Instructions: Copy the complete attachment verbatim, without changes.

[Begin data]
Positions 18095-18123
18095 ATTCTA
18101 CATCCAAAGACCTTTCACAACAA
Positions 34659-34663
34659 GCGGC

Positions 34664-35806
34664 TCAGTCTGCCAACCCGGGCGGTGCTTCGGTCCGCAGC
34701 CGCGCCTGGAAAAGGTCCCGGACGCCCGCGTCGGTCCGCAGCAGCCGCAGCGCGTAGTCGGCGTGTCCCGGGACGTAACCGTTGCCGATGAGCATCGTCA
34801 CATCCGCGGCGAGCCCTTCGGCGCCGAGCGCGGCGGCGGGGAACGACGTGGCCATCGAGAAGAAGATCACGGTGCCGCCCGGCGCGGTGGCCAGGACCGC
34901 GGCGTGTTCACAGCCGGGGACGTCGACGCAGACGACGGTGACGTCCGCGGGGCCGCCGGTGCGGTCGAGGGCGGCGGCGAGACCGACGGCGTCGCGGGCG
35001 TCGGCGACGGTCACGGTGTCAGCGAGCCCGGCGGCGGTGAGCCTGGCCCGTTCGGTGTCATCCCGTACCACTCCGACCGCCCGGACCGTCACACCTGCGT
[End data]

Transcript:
Positions 18095-18123
18095 ATTCTA
18101 CATCCAAAGACCTTTCACAACAA
Positions 34659-34663
34659 GCGGC

Positions 34664-35806
34664 TCAGTCTGCCAACCCGGGCGGTGCTTCGGTCCGCAGC
34701 CGCGCCTGGAAAAGGTCCCGGACGCCCGCGTCGGTCCGCAGCAGCCGCAGCGCGTAGTCGGCGTGTCCCGGGACGTAACCGTTGCCGATGAGCATCGTCA
34801 CATCCGCGGCGAGCCCTTCGGCGCCGAGCGCGGCGGCGGGGAACGACGTGGCCATCGAGAAGAAGATCACGGTGCCGCCCGGCGCGGTGGCCAGGACCGC
34901 GGCGTGTTCACAGCCGGGGACGTCGACGCAGACGACGGTGACGTCCGCGGGGCCGCCGGTGCGGTCGAGGGCGGCGGCGAGACCGACGGCGTCGCGGGCG
35001 TCGGCGACGGTCACGGTGTCAGCGAGCCCGGCGGCGGTGAGCCTGGCCCGTTCGGTGTCATCCCGTACCACTCCGACCGCCCGGACCGTCACACCTGCGT